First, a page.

Toyota goes green with 2010 Toyota Prius

Posted: May 26, 2009 in Toyota

The first-generation Prius entered the market in 1997 as the world’s first mass-produced hybrid. The name Prius, “to go before” in Latin, became symbolic of a car that was launched even before environmental awareness had become a mainstream social issue.

The new Prius will be built using processes that reduce pollution in every stage of vehicle life, from production and driving, through to disposal.

A larger and more powerful 1.8-liter Atkinson-cycle, four-cylinder engine will power the new Prius. Contrary to conventional wisdom, the larger engine actually helps improve highway mileage. By making more torque, the new engine can run at lower average rpm on the highway. When operating at lower rpm, the new engine uses less fuel. Mileage is especially improved in cold-start conditions and at higher speeds.

Use of an electric water pump and a new exhaust gas recirculation (EGR) system also contribute to the engine’s efficiency. The 1.8-liter Prius engine is the first Toyota power plant that requires no belts under the hood for better fuel economy and less potential maintenance.

A multi-information display panel that monitors fuel and energy consumption is standard. It provides feedback on the Prius’ efficiency using three different displays to help the driver acquire economical driving habits.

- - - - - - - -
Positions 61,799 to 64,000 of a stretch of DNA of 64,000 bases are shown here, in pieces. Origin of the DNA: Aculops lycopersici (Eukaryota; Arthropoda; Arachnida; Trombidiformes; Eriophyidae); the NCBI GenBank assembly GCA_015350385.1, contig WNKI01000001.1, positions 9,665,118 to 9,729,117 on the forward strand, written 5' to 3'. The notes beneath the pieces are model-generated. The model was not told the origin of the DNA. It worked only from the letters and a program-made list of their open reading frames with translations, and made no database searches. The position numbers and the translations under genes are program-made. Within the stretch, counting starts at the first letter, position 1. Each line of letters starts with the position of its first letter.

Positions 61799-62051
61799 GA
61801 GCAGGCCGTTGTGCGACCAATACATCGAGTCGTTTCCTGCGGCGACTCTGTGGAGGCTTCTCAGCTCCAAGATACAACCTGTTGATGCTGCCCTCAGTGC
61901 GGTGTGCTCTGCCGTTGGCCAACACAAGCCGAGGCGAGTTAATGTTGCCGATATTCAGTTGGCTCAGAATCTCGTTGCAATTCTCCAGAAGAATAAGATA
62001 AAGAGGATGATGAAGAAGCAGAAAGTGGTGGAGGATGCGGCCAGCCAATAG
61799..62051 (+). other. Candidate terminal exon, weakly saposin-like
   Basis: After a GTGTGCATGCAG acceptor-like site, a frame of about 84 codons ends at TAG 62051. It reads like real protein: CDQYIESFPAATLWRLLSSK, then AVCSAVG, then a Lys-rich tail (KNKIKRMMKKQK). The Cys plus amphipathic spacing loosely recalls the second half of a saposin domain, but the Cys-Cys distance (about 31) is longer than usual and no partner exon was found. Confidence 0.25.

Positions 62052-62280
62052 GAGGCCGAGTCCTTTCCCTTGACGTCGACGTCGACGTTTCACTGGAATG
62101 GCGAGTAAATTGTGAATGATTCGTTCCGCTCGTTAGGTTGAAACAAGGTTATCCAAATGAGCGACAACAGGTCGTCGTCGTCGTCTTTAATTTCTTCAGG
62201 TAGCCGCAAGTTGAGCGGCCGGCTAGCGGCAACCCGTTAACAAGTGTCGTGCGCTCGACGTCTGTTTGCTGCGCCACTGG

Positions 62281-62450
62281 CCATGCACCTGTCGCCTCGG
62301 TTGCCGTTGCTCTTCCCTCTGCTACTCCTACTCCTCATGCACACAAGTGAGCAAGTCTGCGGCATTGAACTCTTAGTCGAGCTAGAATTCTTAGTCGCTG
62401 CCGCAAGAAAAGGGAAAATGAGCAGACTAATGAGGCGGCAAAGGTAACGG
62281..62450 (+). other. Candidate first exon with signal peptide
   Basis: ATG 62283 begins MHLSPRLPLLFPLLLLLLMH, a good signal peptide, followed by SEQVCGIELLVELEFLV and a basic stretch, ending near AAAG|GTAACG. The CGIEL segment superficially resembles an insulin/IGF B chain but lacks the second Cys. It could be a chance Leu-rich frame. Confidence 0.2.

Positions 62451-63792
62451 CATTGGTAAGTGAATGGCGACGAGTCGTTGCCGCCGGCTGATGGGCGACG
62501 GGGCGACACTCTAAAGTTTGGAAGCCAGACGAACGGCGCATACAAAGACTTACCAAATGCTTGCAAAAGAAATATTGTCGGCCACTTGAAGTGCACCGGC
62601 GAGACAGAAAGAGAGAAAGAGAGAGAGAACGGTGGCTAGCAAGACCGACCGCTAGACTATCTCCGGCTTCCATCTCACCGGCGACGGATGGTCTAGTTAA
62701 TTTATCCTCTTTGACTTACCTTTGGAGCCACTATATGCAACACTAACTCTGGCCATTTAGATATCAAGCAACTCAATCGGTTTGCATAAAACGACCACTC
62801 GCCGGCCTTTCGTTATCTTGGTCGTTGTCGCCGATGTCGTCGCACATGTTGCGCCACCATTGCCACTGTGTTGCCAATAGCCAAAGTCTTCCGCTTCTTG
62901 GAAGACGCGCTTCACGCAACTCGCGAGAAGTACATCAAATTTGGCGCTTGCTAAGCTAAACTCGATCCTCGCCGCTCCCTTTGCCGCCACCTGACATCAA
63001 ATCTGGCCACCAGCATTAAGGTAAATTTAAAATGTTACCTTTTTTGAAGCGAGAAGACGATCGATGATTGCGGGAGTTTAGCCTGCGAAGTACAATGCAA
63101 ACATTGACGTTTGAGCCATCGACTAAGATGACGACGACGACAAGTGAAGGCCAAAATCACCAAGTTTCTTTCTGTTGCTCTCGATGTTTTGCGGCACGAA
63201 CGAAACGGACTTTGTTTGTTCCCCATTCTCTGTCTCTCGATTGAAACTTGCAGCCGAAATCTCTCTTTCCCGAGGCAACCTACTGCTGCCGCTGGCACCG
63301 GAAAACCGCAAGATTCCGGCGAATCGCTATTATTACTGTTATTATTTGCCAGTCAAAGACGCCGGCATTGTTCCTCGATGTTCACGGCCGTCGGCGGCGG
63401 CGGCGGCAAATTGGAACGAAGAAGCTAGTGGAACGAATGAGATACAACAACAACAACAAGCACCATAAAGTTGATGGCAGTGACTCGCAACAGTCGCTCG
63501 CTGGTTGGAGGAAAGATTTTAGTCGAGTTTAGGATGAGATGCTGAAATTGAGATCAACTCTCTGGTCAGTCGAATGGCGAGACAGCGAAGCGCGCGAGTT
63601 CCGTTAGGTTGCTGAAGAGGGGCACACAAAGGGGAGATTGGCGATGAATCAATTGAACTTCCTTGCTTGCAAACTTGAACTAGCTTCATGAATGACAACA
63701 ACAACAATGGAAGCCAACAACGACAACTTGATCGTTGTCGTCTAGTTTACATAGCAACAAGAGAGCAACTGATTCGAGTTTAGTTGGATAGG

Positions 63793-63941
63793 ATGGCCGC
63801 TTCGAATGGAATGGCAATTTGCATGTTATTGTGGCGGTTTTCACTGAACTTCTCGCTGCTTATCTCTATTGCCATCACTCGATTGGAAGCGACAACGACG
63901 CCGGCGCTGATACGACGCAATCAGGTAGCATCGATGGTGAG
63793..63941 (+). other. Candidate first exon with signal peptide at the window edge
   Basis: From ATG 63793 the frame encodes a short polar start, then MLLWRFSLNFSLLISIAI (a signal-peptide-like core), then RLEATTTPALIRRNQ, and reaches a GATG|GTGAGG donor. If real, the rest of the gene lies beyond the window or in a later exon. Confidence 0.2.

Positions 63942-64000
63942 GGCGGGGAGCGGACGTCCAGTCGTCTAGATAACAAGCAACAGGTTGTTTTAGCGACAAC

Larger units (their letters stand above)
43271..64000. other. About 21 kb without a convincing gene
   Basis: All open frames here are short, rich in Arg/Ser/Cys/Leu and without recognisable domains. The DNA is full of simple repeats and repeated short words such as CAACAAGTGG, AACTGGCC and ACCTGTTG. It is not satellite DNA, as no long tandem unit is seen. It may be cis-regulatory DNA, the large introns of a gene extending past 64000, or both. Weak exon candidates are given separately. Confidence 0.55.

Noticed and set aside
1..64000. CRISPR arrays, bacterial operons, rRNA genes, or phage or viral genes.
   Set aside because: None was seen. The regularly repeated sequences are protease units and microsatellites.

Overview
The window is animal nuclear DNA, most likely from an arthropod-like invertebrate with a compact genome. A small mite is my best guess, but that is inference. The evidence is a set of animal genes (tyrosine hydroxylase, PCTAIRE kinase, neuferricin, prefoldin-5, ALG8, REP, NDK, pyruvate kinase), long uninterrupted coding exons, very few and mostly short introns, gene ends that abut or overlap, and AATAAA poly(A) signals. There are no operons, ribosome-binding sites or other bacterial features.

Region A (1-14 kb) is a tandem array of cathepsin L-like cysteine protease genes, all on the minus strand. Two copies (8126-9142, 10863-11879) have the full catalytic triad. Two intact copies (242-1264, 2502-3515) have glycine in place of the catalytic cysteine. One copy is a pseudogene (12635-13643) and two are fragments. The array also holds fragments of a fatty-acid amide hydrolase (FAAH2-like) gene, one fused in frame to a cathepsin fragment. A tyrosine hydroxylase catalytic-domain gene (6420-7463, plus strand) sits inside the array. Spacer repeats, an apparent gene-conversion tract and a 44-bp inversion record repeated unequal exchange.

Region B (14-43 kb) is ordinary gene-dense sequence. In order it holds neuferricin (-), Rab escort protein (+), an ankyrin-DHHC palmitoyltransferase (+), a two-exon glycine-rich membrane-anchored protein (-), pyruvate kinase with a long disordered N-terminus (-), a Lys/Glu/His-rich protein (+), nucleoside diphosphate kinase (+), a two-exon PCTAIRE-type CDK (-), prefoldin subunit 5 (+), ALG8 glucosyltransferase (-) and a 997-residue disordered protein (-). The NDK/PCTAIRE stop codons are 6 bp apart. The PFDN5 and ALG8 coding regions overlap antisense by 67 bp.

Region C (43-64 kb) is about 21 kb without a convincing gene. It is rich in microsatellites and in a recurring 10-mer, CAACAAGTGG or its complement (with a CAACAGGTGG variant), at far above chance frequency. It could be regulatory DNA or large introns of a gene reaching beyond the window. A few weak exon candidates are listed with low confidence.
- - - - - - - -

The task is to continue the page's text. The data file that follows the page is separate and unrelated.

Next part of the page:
Unlike most other hybrid vehicles available, Prius has been a “full” hybrid since introduction. This allows it to run on engine alone, battery alone, or a combination of both. The system blends the best of parallel hybrid and series hybrid designs to achieve the ability to operate on the electric mode alone, and to charge the batteries while the car is running.

The new Prius will offer three alternative driving modes. EV-Drive Mode allows driving on battery power alone at low speeds for about a mile, if conditions permit. There is also a Power Mode, which increases sensitivity to throttle input for a sportier feel, and an Eco Mode, which helps the driver achieve their best mileage.

An available sliding glass moonroof is packaged with solar panels, located over the rear seating area, that power a new ventilation system. This solar powered ventilation system uses an electrically powered air circulation fan that does not require engine assist. The system prevents the interior air temperature from rising while the vehicle is parked, making the cool-down time shorter when the driver returns to the vehicle, thus reducing the use of air conditioning.

The remote air-conditioning system is the first system in the world to function on battery-power alone and that can be remotely operated, so the driver can adjust the interior temperature for comfort before getting in the car.

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